Australians urged to take more care of personal belongings

Tuesday, April 7, 2009

New research from leading insurer GIO1 has found that Australians are putting their hi-tech gadgets and other valuables at risk, with two in every five Australians admitting they could take better care of their personal belongings when outside the home.

Despite regularly carrying around expensive items – such as mobile phones, designer sunglasses, cameras and jewellery – Australians are not doing enough to protect their belongings against loss or theft with statistics showing:
  • Two in five Australians (39 per cent) have lost a personal item when they've been out;
  • Almost one-quarter of Australians (22 per cent) said they've had a personal item stolen while in a public place;
  • Another one in four Australians (24 per cent) have also left a personal possession visible in the car while unattended.

However, Australians are switched on when it comes to protecting their laptops, cameras and jewellery, with these items found to be insured the most when compared to how often they are carried (more or less matching exactly). Clearly, these items are top of mind and valued highly by Australians.

This also supports recent GIO claims data2, which shows that the most commonly claimed portable cover items include:
  • Digital cameras, video cameras and accessories – 21 per cent
  • Jewellery – 17 per cent
  • Sunglasses and prescription glasses – 11 per cent

So for any Australian for whom the saying “I carry my life around in my bag” rings true, it’s time to get savvy with your prized possessions when on the go.

As GIO spokesperson Rebecca Aley said, “In the current economic climate, it’s wise for people to consider where they might be leaving themselves open to financial risk – and what happens to your personal belongings outside the home is one area that’s often overlooked.”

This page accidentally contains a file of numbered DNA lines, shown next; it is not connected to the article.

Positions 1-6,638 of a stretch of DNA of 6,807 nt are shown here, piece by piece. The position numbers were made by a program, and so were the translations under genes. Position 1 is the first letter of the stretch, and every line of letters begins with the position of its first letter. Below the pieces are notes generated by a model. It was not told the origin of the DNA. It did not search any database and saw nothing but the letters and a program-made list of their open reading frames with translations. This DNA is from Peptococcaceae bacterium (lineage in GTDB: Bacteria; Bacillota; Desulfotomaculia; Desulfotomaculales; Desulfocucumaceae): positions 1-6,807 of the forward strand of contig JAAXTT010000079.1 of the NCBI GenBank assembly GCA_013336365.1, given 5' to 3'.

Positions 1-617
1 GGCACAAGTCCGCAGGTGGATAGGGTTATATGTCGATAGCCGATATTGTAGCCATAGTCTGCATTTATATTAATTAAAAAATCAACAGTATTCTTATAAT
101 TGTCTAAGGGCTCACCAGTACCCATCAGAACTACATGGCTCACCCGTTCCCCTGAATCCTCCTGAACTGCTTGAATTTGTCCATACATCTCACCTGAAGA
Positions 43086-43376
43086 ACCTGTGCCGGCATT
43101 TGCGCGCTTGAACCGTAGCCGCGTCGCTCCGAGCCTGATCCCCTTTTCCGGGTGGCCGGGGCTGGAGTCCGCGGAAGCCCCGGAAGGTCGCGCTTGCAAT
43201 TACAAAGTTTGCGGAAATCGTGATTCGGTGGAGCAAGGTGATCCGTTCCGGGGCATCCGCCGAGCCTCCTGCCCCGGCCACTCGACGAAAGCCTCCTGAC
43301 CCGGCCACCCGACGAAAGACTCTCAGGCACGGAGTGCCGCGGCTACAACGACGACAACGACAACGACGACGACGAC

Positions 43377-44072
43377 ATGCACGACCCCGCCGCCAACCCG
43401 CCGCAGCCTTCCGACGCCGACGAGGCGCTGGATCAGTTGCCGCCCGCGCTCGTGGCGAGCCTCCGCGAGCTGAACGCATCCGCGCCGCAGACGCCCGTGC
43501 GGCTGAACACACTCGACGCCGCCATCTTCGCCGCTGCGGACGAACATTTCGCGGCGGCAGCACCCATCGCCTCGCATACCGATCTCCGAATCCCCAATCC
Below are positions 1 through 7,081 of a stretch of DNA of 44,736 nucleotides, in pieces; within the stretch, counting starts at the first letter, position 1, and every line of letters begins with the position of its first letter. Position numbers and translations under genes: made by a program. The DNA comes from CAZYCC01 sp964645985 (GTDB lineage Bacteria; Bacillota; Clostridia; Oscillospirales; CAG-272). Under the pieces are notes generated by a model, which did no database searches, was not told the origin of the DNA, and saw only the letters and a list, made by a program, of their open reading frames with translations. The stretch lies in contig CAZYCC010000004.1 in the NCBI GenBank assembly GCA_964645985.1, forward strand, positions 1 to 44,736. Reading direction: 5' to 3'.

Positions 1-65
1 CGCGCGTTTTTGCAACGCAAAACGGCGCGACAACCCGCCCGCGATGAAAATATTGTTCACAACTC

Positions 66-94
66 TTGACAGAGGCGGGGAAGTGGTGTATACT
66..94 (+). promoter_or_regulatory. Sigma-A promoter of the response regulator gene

“It’s concerning to think that people could lose a lot of money by failing to insure expensive personal valuables that they regularly carry with them when they’re out and about, “Ms Aley added.

And what personal belongings are most neglected? Surprisingly, mobile phones, MP3 players and expensive sunglasses or reading glasses are the items most people neglect to insure.
  • Mobile phones are regularly carried by 92 per cent of Australians, yet only 27 per cent protect this seemingly indispensable device against loss or theft, which could be costly if a premium model handset is carried.
  • Expensive sunglasses/reading glasses are regularly carried by 32 per cent of Australians, yet only 11 per cent have this item insured, which is surprising given the high price point of most designer sunglass brands.
  • MP3 players or other audio equipment – this is an item 16 per cent of people regularly carry with them, yet only a small percentage (10 per cent) insure this item – something to keep in mind, especially if a more expensive model is at risk!

Indeed, the research found that more than half of the Australians surveyed (54 per cent) said they do not have cover for personal belongings when away from the home. The research suggests that even for those with home insurance, many people are unaware that once they leave the home with their personal (and often expensive) items, they’re open to risk by not insuring them against loss or theft outside the home.

“As the research shows, it’s well worth people taking a few moments to check and, if necessary, update their insurance policy for portable cover so they can be assured their mobile phones, latest hi-tech gadgets, designer fashion accessories and jewellery will be fully protected while they are on the go,” Ms Aley concluded.

For more information on home and contents insurance, visit www.gio.com.au.


For media enquires or to arrange an interview please contact:
Rebecca Aley
GIO Communications Advisor
02 8121 0054 or 0411 405 270
 

1 Based on an independent telephone and internet survey of 2503 Australian drivers in all States and Territories by Sweeney Research. 2 Based on a review of GIO’s claims data for the period July 2007 to August 2008.
2 Based on a review of GIO’s claims data for the period July 2007 to August 2008.